Posted 16 May 2011
I do go slow. But as I've said before on this same thread, I have a low tolerance for perfumes, which is kind of odd for someone who is focusing so on them! But that said, I don't have the mental-emotional state necessary to "process" a scent the way I want to - everyday. I may even go a whole week without trying a new one. As you pointed out Nevermore, one can work with a given scent every day, but the same one. For instance, I have been wearing small amounts
Posted 29 April 2011
OK the next scent of which I bought a sample is Roger and Gallet's Jean Marie Farina. (I had a difficult time at first deciding which names were the makers and which the fragrance!). This was first formulated in 1806. It is a true eau de cologne in the sense that it is not meant to last long. I liked it immediately and then when it disappeared after an hour I liked it even more! Hahaha! Yes, unlike the majority, I like scents to NOT LAST. In fact with JMF I believe I
Posted 24 April 2011
Today I tried on Eau Sauvage for a second time. Same perception as before, when I reported:
"3rd and last. Eau Sauvage (Dior) by Edmund Roudnitska, 1966.
Classified as a citrus chypre, and has notes of lemon, rosemary, petitgrain, basil, jasmine, rose, iris, oakmoss, vetiver, and musk.
OK, this one started out just fine. I liked the lightness of the citrus note(s). But then it started to get sort of "dark" and kind of musty. That is,
Posted 10 April 2011
Greetings, here's just a short update for those following my odyssey.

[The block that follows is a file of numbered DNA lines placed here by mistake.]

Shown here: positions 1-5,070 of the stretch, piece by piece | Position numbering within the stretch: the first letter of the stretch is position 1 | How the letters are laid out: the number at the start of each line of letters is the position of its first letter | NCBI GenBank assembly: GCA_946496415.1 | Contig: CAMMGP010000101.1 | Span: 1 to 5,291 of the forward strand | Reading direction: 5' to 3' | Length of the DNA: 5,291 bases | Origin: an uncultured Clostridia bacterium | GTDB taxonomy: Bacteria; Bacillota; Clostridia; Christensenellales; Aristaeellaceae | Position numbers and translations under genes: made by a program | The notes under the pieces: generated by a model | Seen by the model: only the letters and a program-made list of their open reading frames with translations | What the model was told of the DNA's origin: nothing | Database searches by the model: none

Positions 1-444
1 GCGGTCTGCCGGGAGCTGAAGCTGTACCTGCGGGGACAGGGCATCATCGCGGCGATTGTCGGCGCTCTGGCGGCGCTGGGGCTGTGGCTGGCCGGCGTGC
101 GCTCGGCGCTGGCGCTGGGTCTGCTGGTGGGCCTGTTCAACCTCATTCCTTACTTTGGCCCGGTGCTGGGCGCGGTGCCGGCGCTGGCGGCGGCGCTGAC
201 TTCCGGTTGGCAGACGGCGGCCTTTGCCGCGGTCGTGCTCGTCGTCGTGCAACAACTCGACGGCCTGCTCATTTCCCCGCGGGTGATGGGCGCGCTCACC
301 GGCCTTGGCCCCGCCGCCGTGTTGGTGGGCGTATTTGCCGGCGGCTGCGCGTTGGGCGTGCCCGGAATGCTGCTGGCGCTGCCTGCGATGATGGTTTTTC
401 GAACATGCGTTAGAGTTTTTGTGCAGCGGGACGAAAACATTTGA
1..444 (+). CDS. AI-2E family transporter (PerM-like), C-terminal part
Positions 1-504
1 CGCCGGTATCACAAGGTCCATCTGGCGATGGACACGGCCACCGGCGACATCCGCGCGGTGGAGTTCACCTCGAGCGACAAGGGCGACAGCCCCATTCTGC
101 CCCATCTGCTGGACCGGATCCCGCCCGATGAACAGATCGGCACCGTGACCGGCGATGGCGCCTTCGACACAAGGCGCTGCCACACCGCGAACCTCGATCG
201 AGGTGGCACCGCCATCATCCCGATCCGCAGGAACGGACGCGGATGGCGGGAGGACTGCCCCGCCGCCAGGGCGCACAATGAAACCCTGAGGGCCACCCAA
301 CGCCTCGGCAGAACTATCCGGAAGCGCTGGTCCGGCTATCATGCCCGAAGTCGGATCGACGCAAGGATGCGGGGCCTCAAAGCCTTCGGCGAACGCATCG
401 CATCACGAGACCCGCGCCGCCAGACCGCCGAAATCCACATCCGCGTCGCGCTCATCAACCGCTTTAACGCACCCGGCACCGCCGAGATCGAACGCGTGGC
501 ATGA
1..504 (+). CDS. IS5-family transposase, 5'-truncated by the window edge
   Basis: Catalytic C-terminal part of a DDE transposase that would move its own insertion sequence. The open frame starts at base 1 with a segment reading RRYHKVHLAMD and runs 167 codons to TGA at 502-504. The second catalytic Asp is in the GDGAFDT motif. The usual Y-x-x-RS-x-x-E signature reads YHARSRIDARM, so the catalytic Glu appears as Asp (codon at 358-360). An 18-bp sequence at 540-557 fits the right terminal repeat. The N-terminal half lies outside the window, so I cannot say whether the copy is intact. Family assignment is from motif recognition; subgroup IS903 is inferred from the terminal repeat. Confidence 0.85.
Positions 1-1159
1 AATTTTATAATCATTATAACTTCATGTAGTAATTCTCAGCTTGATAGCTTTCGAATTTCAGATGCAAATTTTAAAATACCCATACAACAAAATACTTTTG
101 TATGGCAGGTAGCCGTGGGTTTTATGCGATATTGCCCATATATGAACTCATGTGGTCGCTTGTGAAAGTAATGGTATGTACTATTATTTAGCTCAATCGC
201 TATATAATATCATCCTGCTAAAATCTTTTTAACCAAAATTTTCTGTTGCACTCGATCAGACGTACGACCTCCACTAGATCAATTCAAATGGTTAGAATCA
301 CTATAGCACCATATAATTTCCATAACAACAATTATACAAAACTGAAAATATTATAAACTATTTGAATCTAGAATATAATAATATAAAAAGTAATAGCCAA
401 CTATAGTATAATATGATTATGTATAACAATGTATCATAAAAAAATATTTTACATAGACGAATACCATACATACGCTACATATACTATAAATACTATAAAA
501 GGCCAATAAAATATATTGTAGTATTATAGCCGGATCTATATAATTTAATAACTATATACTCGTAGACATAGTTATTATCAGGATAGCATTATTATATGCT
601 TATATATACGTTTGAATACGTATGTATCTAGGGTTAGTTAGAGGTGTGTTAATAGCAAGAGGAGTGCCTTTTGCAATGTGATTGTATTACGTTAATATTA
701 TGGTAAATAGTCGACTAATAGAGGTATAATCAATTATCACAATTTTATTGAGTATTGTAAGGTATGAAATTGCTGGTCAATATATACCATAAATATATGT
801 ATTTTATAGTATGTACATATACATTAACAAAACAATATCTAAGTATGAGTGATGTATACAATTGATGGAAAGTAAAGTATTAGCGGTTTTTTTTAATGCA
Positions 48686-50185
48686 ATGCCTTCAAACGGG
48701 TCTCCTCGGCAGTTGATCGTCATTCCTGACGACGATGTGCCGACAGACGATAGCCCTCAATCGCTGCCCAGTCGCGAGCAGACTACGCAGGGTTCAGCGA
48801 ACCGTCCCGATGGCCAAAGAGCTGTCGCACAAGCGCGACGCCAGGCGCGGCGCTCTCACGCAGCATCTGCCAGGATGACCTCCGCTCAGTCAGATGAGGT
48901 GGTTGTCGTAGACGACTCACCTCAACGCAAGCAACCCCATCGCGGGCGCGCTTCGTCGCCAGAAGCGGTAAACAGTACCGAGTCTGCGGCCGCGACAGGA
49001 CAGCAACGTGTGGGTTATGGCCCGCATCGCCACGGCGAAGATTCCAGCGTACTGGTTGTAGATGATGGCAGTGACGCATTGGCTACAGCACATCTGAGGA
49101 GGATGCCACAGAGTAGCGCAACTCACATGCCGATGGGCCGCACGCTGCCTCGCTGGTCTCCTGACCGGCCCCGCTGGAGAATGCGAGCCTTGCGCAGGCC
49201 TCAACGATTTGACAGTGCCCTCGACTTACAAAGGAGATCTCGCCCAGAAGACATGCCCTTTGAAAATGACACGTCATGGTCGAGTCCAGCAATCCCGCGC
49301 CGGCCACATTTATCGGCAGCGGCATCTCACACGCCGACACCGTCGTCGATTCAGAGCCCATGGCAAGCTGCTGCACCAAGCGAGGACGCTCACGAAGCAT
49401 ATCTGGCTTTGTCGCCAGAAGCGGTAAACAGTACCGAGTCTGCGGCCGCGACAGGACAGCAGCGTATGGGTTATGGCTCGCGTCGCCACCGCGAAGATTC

Of the 12 fragrances I ordered as tiny samples and which arrived this past week, I have thus far tried two on my skin: Guerlain's Vetiver and Chanel's Cuir de Russie.
Two more different scents I can hardly imagine! I finally have decided that what I was smelling with the Vetiver is in fact vetiver! It is very subtle I think. I had no problem wearing it at all. For one thing because
Posted 15 March 2011
Re: New Member Continuation
Well I see it is March 9th since I've written in. Thought this post that I've also put in the conifers group is noteworthy as a milestone in my development as a nascent perfumisto:
I bought my very first fragrance in decades, last week. This was a big deal for me. After discovering completely by chance Turin and Sanchez' book, and reading it and other works pretty much with unabashed fascination, I finally got around
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